SRI LANKA
RE-ORGANIZING AGRICULTURAL RESEARCH IN SRI LANKA
I have made several visits to Sri Lanka and have met the Presidents and Prime Ministers in office at that time. All of them have been very cordial.

In 1974, when Sirimavo Bandaranaike was in her second term as Prime Minister, she chaired my lecture on ‘100 Years of Rubber in Sri Lanka’.

I was at IRRI when JR Jayewardene, who was then the President of the country, invited me to give a report on the Accelerated Mahaweli Programme (AMP) which he had implemented in 1977 to speed up the very big Mahaweli irrigation development project. I gave them a report on how to utilise, preserve and conserve their water resources efficiently, which farming system is best suited for their landscape and climatic condition. I coined the term “more crop per drop” at that time. I got funding through the International Water Management Institute (IWMI). Jayewardene made me a Trustee of the Mahaweli project and also the chairman of the International Dumbala Institute.

I was appointed as the Chairman of the Board of IWMI in 1992, when the decisions were made to have the IWMI headquarters in Sri Lanka. I went there and met President Premadasa. He readily agreed to allot a building near the Parliament. We invited him to inaugurate the building. I will never forget that day. It was the 6th December 1992. During the inaugural function, a security person came to Premadasa and gave a slip of paper. He looked at it and read, and then he passed it on to me. I was wondering what it was about and it was the news about the demolition of the Babri Masjid in Ayodhya. I was extremely upset. President Premadasa took me home and he wanted to know what the implications would be. Would there be communal clashes between Muslims and Hindus? To me, it was a major blot on our country’s tradition of religious harmony. I have always quoted what the President of the University in Israel had once told me, that I came from the only country that had never persecuted Jews in 2000 years of history. It was most unfortunate that the very old mosque had been damaged that way.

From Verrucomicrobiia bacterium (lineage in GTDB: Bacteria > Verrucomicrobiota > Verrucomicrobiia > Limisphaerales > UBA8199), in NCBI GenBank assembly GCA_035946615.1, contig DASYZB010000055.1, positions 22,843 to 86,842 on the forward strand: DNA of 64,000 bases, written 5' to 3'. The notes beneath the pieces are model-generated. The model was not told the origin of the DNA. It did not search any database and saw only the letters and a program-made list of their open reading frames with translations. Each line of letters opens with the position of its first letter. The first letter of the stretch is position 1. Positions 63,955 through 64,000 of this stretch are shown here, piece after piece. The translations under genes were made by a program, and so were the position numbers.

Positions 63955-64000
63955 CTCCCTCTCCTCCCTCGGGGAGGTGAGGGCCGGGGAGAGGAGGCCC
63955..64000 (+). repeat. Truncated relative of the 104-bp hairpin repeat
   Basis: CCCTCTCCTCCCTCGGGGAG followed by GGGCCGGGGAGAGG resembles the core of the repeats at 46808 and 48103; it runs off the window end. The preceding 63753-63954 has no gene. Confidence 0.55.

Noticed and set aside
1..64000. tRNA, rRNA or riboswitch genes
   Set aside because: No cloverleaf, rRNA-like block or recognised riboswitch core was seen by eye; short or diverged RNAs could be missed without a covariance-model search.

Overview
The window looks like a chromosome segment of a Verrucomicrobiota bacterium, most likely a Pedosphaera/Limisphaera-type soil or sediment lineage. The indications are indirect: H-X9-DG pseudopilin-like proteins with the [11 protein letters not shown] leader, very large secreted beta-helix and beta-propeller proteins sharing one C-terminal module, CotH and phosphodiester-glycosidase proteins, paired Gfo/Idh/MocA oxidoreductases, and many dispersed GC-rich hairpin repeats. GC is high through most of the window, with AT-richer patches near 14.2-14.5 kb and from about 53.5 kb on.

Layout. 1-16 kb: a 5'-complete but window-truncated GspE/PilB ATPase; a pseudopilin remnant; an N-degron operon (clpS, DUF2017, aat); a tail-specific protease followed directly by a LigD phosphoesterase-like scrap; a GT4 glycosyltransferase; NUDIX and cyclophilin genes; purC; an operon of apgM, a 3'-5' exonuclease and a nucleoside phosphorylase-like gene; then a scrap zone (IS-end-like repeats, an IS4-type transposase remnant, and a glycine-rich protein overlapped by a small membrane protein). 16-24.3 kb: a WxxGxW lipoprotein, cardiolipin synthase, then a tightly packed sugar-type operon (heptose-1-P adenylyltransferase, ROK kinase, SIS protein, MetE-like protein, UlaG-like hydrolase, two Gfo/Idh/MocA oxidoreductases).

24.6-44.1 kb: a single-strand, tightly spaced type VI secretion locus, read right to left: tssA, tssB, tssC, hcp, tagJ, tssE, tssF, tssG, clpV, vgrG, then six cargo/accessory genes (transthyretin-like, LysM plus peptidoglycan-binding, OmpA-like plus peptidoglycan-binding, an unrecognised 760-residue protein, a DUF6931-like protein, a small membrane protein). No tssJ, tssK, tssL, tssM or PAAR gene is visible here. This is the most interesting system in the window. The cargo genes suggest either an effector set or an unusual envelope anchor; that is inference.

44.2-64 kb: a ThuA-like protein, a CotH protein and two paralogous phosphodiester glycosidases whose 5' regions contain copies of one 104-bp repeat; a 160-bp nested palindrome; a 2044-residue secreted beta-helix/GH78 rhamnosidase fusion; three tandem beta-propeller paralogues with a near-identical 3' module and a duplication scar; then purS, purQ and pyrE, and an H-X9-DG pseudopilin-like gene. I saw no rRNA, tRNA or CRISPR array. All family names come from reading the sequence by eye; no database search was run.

Ranil Wickremasinghe is a good friend, and a great supporter of agricultural research and education, he asked me to chair a committee to reorganise agricultural research in Sri Lanka. Sri Lanka has developed very good varieties of rice using agronomic methods. But the civil war was going on and I had a problem. I was a Tamilian. Although in Sri Lanka it did not make any difference, in Tamil Nadu there was an agitation that I should not help Sri Lanka. So I did not go in person but sent my blueprint which held the development schemes I had made for both agriculture and pisciculture. India supported the project and my guidance was taken on the release of funds. We invited Ranil to MSSRF in 2003. He inaugurated the National Virtual Academy and admitted the first few Fellows of the Academy. He spent a whole day with us. And even recently when I went there after the ceasefire agreement, he specially allotted time to meet me.